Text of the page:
Observations made in Miami, Florida by LawrenceLAWRENCE DB. 1949. Self-erecting habit of seedling red mangroves (Rhizophora mangle L.). Am J of Bot 36: 426-427. (1949) revealed that the propagules of Rhizophora mangle usually lie horizontally after falling and gradually become erect by means of a strong curvature of the lower region of the hypocotyl. This author searched for erect seedlings recently shed from the mother plants but found only propagules lying horizontally on the substrate. Only older seedlings were seen as established and erect, with lateral roots developing within the mud, but these seedlings showed the formation of a right angle in the lower part of the hypocotyl. Similarly, EglerEGLER FE. 1948. The dispersal and establishment of Red Mangrove Rhizophora in Florida. Caribbean Forester 9(4): 299-320. (1948) suggested that the propagules land in a horizontal position, root and then become erect by their own growth. He found J-shaped propagules which indicated that they had become erect after rooting.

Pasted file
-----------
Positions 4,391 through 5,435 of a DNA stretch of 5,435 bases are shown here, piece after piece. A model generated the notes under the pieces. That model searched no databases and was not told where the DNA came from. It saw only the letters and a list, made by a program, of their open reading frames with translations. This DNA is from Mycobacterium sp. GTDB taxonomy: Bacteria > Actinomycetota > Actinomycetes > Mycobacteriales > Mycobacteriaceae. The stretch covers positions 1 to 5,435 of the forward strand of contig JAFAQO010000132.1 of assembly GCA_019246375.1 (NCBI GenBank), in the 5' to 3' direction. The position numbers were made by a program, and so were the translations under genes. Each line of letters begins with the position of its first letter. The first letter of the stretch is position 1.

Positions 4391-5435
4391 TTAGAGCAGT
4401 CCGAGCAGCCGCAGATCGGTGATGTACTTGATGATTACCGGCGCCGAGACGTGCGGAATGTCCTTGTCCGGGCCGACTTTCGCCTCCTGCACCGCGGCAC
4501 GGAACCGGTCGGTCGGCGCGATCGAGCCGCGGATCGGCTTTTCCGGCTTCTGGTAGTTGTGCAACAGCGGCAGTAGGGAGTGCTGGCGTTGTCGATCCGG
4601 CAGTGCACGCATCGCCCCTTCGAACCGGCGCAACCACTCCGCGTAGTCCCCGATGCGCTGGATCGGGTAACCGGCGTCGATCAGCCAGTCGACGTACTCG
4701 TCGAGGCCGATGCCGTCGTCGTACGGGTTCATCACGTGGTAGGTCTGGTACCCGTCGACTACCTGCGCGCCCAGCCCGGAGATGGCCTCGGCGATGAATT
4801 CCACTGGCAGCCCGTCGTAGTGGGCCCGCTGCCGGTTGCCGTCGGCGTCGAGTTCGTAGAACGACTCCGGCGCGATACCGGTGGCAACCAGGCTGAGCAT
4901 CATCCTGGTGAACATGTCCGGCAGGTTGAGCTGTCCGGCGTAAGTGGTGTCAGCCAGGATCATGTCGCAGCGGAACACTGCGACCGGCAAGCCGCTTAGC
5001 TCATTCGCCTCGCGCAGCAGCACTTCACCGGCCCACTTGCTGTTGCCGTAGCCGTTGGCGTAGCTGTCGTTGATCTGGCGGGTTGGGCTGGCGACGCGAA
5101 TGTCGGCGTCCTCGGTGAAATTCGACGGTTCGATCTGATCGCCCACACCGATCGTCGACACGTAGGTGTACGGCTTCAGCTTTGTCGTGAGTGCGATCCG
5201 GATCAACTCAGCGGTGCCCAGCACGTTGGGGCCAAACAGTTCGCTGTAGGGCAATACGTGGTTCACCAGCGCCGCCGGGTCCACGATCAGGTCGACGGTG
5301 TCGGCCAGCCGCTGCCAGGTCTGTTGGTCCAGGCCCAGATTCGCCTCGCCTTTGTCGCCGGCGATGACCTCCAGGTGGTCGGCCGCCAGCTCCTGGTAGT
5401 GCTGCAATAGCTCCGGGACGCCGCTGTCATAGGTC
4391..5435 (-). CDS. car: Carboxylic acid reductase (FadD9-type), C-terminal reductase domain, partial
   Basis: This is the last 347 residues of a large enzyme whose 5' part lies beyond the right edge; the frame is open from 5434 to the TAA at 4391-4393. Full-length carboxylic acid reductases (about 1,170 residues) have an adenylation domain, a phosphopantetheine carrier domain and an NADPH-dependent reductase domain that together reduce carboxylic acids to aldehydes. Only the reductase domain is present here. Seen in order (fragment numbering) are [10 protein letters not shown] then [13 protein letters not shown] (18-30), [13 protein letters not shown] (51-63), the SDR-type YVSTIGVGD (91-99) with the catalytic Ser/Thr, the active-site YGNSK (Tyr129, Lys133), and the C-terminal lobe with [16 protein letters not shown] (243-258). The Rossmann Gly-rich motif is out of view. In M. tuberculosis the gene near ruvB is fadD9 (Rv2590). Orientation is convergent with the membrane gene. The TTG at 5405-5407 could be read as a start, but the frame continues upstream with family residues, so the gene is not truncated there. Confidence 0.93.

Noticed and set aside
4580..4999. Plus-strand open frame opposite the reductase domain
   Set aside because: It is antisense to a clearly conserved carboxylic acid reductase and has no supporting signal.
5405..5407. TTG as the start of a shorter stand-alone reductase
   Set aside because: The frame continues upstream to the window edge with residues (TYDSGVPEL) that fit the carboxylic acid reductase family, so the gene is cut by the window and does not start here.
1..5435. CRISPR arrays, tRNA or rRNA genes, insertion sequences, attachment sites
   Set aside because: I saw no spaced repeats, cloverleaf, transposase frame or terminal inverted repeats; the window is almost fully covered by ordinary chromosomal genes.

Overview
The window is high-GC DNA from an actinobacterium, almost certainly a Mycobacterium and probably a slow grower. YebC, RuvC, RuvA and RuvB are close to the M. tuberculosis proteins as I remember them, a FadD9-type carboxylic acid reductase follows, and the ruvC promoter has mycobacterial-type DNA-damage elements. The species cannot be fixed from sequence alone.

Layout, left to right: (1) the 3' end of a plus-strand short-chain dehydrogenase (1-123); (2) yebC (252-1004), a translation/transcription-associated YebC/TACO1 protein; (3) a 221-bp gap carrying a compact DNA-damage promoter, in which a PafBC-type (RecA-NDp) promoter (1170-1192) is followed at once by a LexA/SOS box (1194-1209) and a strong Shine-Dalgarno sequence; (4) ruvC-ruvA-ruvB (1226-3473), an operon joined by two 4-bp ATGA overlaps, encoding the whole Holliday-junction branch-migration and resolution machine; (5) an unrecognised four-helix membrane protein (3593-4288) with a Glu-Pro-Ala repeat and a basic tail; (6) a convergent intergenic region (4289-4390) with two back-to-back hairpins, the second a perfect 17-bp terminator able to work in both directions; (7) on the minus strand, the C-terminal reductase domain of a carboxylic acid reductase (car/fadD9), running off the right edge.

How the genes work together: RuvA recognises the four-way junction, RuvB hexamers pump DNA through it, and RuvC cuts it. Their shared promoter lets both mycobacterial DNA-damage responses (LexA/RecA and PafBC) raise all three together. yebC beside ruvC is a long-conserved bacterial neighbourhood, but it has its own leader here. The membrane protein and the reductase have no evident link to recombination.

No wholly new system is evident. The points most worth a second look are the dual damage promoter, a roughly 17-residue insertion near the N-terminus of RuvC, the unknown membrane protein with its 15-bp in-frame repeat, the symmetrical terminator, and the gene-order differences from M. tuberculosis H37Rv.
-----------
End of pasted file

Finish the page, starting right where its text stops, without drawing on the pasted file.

According to Tomlinson and Cox (2008) this explanation of how the seedling acquires a vertical position after becoming rooted in the substrate differs substantially from the frequently repeated statement that the pendent seedlings fall like little spears into the mud and thus establish themselves directly as erect. For these authors, Egler (1948) described all essential aspects of seedling establishment, including hypocotylar hook formation and development of a roughened surface, except he did not explain the mechanism for the formation of the hook. The hook is the curvature uniquely produced by self-erection.